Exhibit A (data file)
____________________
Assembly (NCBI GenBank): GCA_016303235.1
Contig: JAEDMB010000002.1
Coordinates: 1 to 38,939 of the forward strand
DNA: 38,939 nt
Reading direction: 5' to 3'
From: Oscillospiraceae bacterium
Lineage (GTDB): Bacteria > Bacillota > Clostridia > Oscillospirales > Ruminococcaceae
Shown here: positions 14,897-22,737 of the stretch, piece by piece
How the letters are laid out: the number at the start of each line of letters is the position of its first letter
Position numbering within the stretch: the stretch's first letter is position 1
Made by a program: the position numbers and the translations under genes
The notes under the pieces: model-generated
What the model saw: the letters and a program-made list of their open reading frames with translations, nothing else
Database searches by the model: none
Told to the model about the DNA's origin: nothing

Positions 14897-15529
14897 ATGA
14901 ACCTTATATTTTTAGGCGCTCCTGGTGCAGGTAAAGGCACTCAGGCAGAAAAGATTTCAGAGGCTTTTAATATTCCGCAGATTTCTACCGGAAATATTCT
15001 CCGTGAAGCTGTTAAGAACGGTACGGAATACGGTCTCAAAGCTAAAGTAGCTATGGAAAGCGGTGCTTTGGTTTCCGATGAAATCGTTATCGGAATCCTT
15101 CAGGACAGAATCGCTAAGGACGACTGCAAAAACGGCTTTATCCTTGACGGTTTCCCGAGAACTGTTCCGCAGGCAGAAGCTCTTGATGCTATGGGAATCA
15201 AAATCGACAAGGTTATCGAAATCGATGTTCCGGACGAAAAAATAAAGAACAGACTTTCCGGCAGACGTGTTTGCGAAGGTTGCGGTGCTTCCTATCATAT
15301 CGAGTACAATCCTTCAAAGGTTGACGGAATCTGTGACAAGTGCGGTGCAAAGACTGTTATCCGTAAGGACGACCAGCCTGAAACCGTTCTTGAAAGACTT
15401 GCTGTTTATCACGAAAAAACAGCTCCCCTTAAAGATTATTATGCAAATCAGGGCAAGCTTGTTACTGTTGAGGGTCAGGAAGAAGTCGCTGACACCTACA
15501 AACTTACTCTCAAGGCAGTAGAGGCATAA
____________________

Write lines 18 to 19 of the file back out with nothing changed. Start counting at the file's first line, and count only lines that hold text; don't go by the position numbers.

14901 ACCTTATATTTTTAGGCGCTCCTGGTGCAGGTAAAGGCACTCAGGCAGAAAAGATTTCAGAGGCTTTTAATATTCCGCAGATTTCTACCGGAAATATTCT
15001 CCGTGAAGCTGTTAAGAACGGTACGGAATACGGTCTCAAAGCTAAAGTAGCTATGGAAAGCGGTGCTTTGGTTTCCGATGAAATCGTTATCGGAATCCTT